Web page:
I had my first Chipotle experience today. It was one of the most stressful moments of my life.
My friends love Chipotle, and so they could not believe it when I told them I'd never stepped foot inside of one. They insisted I try it. Just once. It is delicious, they said.
Despite their glowing recommendations, I wasn't sold. I needed to do some research. I browsed the reviews of the nearest Chipotle location on Yelp. It earned four stars, which was certainly a positive. But what stood out most to me in the reviews I read was this oft-repeated line: "You know what you're getting with Chipotle."
Not true. I didn't know what I'd be getting with Chipotle, because I'd never eaten at Chipotle. That's why I logged on to Yelp, so I could find out what I'd be getting with Chipotle. And the Chipotle critics hadn't been very Yelpful in that regard.
Fortunately, the official Chipotle website proved to be more insightful. It was there that I discovered Chipotle makes "food with integrity." Food with integrity, eh? Now Chipotle had my attention. I asked myself, Had I ever eaten tacos and burritos with integrity before? Sure, they contained ground beef, shredded lettuce, chopped tomatoes and tortilla strips, but did they have integrity? Did they have the quality of being honest and fair? Looking back, they probably didn't.
One more thing I learned from the Chipotle website: Its menu isn't long, but it's "long on options." I weighed all of those options as I stood in line at the local Chipotle later on. I could order a burrito or a burrito bowl. Or a crispy taco or a soft taco. And I could choose my own rice, beans and meat, and add guacamole, salsa and cheese, or sour cream.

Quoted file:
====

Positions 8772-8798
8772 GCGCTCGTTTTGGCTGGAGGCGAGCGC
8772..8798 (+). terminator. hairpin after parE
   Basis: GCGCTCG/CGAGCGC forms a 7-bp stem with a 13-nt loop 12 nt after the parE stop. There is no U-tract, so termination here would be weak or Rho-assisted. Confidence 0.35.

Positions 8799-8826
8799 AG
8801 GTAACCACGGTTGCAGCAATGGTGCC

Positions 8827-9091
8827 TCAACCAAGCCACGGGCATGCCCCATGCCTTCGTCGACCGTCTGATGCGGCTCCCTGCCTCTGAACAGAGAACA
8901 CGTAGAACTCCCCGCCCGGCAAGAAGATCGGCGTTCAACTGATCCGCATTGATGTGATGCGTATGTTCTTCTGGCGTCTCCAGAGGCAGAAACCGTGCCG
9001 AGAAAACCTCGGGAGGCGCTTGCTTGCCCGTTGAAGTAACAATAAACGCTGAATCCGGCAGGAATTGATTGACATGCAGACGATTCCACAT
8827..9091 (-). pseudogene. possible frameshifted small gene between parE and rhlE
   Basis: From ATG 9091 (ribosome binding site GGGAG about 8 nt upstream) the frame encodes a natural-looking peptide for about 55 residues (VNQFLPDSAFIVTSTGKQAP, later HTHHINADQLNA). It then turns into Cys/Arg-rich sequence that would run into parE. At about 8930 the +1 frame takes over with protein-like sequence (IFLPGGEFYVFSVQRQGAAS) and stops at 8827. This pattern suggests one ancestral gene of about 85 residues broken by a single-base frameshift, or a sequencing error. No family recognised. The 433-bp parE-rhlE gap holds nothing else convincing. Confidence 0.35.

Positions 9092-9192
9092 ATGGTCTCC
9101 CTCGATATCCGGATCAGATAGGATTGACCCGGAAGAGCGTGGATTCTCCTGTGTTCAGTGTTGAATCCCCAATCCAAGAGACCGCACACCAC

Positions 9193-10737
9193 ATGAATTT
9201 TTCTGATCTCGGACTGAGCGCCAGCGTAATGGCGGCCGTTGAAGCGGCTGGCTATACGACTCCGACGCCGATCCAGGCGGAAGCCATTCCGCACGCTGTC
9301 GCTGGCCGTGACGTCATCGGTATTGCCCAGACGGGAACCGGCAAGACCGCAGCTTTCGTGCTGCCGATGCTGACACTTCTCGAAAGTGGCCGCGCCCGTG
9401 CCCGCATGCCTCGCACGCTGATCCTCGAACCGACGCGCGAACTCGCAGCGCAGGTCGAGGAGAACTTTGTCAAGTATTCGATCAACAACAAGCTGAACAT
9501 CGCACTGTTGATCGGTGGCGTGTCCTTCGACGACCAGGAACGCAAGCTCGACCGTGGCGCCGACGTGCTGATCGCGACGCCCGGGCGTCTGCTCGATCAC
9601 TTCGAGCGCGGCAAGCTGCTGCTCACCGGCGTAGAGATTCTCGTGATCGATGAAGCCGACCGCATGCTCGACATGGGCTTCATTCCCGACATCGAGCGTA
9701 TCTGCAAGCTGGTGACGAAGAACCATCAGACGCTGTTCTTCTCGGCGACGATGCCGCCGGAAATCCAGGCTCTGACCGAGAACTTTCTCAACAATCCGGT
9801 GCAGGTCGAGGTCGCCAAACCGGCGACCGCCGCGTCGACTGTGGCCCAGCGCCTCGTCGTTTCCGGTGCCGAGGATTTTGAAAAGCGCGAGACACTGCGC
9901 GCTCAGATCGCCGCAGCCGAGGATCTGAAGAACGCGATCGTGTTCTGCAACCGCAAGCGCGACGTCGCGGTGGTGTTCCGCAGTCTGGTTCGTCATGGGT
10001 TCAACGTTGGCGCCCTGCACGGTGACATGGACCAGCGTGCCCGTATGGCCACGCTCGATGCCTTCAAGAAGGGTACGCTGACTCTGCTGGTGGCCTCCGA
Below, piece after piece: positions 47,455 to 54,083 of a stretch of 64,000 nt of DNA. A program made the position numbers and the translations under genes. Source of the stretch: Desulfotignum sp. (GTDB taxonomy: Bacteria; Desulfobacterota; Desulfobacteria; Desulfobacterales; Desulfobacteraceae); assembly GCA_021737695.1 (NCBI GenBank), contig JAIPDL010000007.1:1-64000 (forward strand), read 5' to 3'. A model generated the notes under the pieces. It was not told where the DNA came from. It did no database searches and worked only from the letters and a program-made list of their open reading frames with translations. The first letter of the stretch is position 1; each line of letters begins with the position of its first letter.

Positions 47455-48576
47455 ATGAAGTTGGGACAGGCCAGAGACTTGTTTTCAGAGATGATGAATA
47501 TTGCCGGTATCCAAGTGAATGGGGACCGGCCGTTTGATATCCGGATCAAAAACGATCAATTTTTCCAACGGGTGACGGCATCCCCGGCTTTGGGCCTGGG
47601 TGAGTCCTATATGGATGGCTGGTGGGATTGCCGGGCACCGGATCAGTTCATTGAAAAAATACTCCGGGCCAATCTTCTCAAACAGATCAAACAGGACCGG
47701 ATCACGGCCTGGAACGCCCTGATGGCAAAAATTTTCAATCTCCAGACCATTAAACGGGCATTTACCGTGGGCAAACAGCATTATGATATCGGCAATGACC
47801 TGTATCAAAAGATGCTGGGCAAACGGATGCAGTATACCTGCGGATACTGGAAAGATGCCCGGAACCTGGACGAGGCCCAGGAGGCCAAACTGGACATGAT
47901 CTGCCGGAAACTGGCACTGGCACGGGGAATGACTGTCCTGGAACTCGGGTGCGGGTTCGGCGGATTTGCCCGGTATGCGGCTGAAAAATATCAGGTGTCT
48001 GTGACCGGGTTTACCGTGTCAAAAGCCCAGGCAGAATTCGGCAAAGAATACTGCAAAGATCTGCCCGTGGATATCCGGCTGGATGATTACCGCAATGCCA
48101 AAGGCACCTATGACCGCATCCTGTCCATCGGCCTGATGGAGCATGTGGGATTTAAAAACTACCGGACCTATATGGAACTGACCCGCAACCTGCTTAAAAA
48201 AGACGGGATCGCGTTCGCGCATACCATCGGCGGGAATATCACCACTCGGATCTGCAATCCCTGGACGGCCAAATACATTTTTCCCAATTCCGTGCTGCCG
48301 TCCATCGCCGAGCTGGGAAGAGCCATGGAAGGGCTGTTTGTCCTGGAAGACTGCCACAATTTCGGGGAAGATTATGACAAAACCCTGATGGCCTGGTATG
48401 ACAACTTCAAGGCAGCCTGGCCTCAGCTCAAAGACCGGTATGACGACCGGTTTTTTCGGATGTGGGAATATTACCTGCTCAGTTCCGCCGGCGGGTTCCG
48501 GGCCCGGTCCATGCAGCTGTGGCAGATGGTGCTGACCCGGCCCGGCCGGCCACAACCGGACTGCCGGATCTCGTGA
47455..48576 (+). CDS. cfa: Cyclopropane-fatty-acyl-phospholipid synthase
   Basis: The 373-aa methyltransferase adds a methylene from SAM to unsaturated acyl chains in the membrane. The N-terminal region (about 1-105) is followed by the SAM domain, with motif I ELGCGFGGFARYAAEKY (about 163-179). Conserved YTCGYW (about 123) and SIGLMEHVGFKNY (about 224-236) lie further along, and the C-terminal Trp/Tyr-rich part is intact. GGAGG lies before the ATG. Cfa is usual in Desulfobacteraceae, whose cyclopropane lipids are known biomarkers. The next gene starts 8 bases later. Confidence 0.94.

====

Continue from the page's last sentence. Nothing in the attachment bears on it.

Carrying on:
In retrospect, I should have studied the menu more carefully before I left the house. I should have crammed for what turned out to be an elaborate fast-food quiz. Is Chipotle even fast food? Having me choose my own ingredients slows down the process considerably.
I waited until the last possible moment before placing my order. I settled on the first option that came to mind: the burrito bowl. Dinner's answer to the breakfast cereal. I received my burrito bowl, paid for the meal, lifted my tray from the counter, turned around, and -- oh no -- the only seats available were at a communal table. I was not happy. I hadn't gone to Chipotle for a communal experience. On the contrary, I had hoped for the traditional fast-food experience -- sitting alone at a small table, preferably in a corner.
I suffered a terrible flashback to my first day of middle school, in September of 1991. It was my lunch period, and inside the cafeteria I purchased a meal consisting of a microwaved hamburger and tater tots. I entered the seating area, and suddenly I was surrounded by strangers, with limited seating options at the communal tables. I was too nervous and too unwilling to share my first middle school meal with a bunch of kids I didn't know. I sneaked my burger and tots to the school library and ate them discreetly behind a shelf of John Steinbeck books.
I was overcome by the same emotions as I stood in Chipotle with my burrito bowl, my chips, and my medium-sized Coke. But I was an adult now. I had matured. I walked toward the communal table. I walked toward the empty seats. I walked past the empty seats. I walked out the door. I walked two blocks to a public library. And I ate my burrito bowl and chips behind a shelf of John Steinbeck books.
After I finished my meal, I left my tray on a table and hopped on one of the available computers. I logged on to Yelp and left a review for Chipotle. I gave it three stars. I wrote, "I now know what I'm getting with Chipotle: food with integrity. Long on menu options but short on seating options."